Cuvier's Beaked Whale: Male. With just the dorsal fin showing it wouldn't be possible to identify it on this viewCuvier's Beaked Whale: Male. When it came up again it was possible to see the large white melon & the dip in the head shape after the melon which is another of the features for Cuvier's Beaked WhaleCuvier's Beaked Whale: Male. It is just possible to see the dorsal fin & the melon together in this shotCuvier's Beaked Whale: Male. Looking at the photos, it's easy to see why I didn't see the white at the front of the head & the scarring when I was using my naked eye before quickly switching to the camera. Once I press the button to start taking photos, it's not possible to see anything other than the general shape of the subject 
I was glad to have finally seen a Cuvier's Beaked Whale on my fifth trip through Biscay in the autumn. I had also hoped to have seen one on the Atlantic Odyssey or West African Pelagic, but the only one seen was a short sighting by Marijke from the other side of the Plancius as we passed through the Canaries. This was my 38 species out of 90 extant species of Cetaceans.
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19th August

Portland Bird Observatory - Mon, 08/20/2018 - 11:00
Still slow on the migrant front with the muggy, heavily overcast Atlantic airflow looking to be keeping potential departers grounded well before they've reached the coast. A few single figure totals of routine fare included a lone Pied Flycatcher at the Obs and 2 Yellow-legged Gulls at both the Bill and Ferrybridge. Ten Manx Shearwaters, 6 Balearic Shearwaters and a Great Skua passed through off the Bill.

A couple of new 'non-juvenile' Yellow-legged Gulls - this adult was at the Bill - were of note today © Martin Cade:

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Sightings - Sunday 19th August 2018

Dorset Bird Club - Sun, 08/19/2018 - 22:44
Black-throated Diver - 1 Portland Bill
Great Egret - 2 Lodmoor
Osprey - 2 Middlebere, 3 Wareham Channel
Ringed Plover - 75 Ferrybridge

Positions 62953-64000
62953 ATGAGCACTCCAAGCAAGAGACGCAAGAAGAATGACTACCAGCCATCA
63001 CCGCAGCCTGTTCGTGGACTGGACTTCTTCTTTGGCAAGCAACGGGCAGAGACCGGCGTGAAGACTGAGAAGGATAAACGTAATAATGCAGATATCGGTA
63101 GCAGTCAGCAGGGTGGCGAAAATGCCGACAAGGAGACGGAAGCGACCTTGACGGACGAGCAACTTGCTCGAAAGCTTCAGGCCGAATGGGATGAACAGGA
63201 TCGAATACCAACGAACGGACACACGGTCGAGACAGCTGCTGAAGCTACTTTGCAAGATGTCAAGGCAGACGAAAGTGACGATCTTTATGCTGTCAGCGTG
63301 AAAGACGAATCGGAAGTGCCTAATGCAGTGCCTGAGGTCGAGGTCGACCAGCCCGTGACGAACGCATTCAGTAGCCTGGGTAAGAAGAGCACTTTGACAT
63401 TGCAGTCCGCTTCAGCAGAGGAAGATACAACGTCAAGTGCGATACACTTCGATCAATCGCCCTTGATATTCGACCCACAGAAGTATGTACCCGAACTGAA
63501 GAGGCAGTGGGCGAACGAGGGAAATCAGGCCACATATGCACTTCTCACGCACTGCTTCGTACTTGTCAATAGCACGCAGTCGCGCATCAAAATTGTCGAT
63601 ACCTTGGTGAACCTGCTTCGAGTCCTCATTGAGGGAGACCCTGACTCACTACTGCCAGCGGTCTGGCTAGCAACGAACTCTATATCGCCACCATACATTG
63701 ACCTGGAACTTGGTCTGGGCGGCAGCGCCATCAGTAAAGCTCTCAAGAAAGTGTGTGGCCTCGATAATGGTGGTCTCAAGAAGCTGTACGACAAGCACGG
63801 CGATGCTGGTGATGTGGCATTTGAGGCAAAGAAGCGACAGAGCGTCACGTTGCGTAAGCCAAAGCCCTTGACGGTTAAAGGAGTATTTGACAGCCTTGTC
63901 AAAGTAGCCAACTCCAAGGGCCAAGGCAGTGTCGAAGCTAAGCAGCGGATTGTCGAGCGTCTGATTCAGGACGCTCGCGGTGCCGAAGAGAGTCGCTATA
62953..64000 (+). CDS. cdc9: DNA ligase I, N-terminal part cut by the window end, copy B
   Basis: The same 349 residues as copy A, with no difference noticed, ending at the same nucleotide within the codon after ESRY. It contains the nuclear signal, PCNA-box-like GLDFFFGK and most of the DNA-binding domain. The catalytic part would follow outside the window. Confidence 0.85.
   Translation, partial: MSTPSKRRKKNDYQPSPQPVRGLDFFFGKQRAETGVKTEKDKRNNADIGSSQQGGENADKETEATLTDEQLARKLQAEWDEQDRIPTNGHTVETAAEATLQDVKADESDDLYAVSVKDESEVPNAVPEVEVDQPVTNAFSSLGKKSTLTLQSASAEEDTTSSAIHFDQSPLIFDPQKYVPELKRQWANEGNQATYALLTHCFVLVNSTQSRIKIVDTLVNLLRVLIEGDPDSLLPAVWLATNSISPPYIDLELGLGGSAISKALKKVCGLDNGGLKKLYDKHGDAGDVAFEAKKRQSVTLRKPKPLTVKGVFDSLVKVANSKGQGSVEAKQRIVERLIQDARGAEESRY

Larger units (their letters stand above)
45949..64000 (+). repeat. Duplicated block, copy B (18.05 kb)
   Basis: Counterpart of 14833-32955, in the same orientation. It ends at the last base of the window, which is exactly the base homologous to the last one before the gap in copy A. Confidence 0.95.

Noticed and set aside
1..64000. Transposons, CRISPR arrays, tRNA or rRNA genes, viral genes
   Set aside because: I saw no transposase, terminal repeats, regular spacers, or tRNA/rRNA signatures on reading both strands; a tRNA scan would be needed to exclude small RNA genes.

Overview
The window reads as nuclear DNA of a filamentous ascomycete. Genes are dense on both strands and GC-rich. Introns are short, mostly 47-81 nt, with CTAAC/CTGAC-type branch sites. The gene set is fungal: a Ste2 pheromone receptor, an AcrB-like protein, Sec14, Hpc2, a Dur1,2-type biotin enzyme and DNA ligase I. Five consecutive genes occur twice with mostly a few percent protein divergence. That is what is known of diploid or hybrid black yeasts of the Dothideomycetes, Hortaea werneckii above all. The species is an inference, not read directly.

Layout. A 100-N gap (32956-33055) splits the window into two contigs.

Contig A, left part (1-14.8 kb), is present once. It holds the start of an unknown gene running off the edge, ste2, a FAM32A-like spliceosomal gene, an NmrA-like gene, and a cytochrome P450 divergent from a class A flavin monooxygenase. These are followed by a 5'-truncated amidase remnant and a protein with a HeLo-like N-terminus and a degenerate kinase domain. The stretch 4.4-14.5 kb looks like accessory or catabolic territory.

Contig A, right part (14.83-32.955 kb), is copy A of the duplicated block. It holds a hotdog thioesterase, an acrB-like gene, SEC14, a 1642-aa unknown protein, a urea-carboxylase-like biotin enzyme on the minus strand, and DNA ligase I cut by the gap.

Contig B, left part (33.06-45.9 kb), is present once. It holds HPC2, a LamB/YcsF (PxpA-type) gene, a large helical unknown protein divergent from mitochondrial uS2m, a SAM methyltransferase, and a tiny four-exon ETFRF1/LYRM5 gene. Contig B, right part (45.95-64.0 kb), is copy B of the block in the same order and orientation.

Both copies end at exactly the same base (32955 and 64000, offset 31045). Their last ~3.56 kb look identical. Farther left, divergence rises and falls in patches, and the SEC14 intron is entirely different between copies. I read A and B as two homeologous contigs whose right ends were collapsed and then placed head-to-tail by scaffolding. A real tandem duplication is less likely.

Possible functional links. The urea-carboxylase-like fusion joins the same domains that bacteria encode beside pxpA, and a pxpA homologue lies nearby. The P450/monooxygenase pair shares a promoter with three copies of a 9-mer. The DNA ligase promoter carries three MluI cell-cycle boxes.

Green Sandpiper - 14 Lytchett Fields
Greenshank - 6 Lytchett Fields
Yellow-legged Gull - 7 Tarrant Rushton pig farm
Arctic Tern - 2 Mudeford Quay
Pied Flycatcher - 1 Portland Obs
Woodchat - 1 West Bexington (picture to follow)


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19 Aug 18

Martin Adlam - Sun, 08/19/2018 - 20:14
Wakeham

In the back garden a Footman moth. Possibly Eilema griseola, Dingy Footman, a species recorded in the back garden before.



Ferrybridge

More painting on Star. At this rate there will be so much paint on her, she'll sink when she's launched on Tuesday. Overhead 2 screeching Sandwich Terns. Also seen approx 200 Starlings and 20+ Linnet.
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15 Aug 18: Return To Biscay: Dolphins & Fin Whales Galore

Birding in Poole Harbour and Beyond - Sun, 08/19/2018 - 18:00
I was on deck for 06:15 & found that the sea was already busy. In the first 15 minutes of light, I had already missed a Fin Whale, as well as, several groups of Short-beaked Common Dolphins. The ship had already passed between Cap Finistere & the offshore islands in the dark between 04:00 & 05:00 & we were already heading for the continental shelf.
The Pont-Aven's position at 06:15: As indicated by the red & white S. The ship was travelling at 23 knots which was a lot faster than the 11 - 12 knots of the Plancius (when I was on the Odyssey). It was also travelling several knots faster than I think the Pride of Bilboa sailed at
The following maps help to indicate why Biscay is so good for Cetaceans. The route passes across the continental shelf & into the deep waters, before following the canyon off Santander until very close to the coast. I've read that 31 species have been seen in Biscay over the years, which is over a third of the world's pelagic Cetaceans. Many of the Dolphins & some of the Whales are typically seen before we dropped off the Continental shelf. Sperm Whales & Beaked Whales typically feed in the Bay of Biscay's deeper waters as they dive deep to chase their prey of Squid: which are typically several hundred metres deep during the daytime. Generally, the deep canyons off Santander & Bilbao are also very good for Cetaceans.Map of Biscay showing the water depths: The pale blue shows the continental shelf where the water depth can be up to 200 metres deep. The green shows where the continental shelf drops off & the pale yellow is the really deep water where the depth is over 4000 metres. The red area indicated the very deep canyons that continue close to Santander & Bilbao. The black line shows the normal route for the Pont-Aven into SantanderA close up of the Santander & Bilboa canyons
I spent the first couple of hours of the morning sheltering behind some emergency life rafts on the starboard side. It provided a reasonable amount of shelter & a good view forward of the Pont-Aven. Despite the seas being flat calm, there was still a noticeable wind, as well as, wind from the 23 knots the ship was doing. However, as it was a forward position I was away from most of the other Birders & Cetacean watchers on the ship & had no idea what was happening on the port side. But for the first few hours of the day, I didn't think I was likely to miss a Cuvier's Beaked Whale shout so was happy where I was. It wasn't long before I starting seeing Short-beaked Common Dolphins. There were a number of pods of six to fifteen individuals in each pod. However, they weren't photogenic as they were feeding & quickly passed astern. It didn't help that the Pont-Aven was travelling too fast for the Dolphins to keep up with the ship & enjoy some bow-waving.